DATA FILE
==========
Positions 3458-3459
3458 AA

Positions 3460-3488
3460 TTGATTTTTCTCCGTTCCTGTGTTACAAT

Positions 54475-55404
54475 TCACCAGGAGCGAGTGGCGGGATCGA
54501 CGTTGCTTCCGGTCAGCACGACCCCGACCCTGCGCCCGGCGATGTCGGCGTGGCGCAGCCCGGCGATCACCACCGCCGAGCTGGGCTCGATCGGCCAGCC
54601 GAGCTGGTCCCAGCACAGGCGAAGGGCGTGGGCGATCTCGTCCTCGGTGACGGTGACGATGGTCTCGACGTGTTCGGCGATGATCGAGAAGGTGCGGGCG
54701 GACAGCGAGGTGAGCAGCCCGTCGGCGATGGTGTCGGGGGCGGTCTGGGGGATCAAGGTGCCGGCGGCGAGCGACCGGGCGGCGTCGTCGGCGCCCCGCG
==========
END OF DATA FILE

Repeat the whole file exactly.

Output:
Positions 3458-3459
3458 AA

Positions 3460-3488
3460 TTGATTTTTCTCCGTTCCTGTGTTACAAT

Positions 54475-55404
54475 TCACCAGGAGCGAGTGGCGGGATCGA
54501 CGTTGCTTCCGGTCAGCACGACCCCGACCCTGCGCCCGGCGATGTCGGCGTGGCGCAGCCCGGCGATCACCACCGCCGAGCTGGGCTCGATCGGCCAGCC
54601 GAGCTGGTCCCAGCACAGGCGAAGGGCGTGGGCGATCTCGTCCTCGGTGACGGTGACGATGGTCTCGACGTGTTCGGCGATGATCGAGAAGGTGCGGGCG
54701 GACAGCGAGGTGAGCAGCCCGTCGGCGATGGTGTCGGGGGCGGTCTGGGGGATCAAGGTGCCGGCGGCGAGCGACCGGGCGGCGTCGTCGGCGCCCCGCG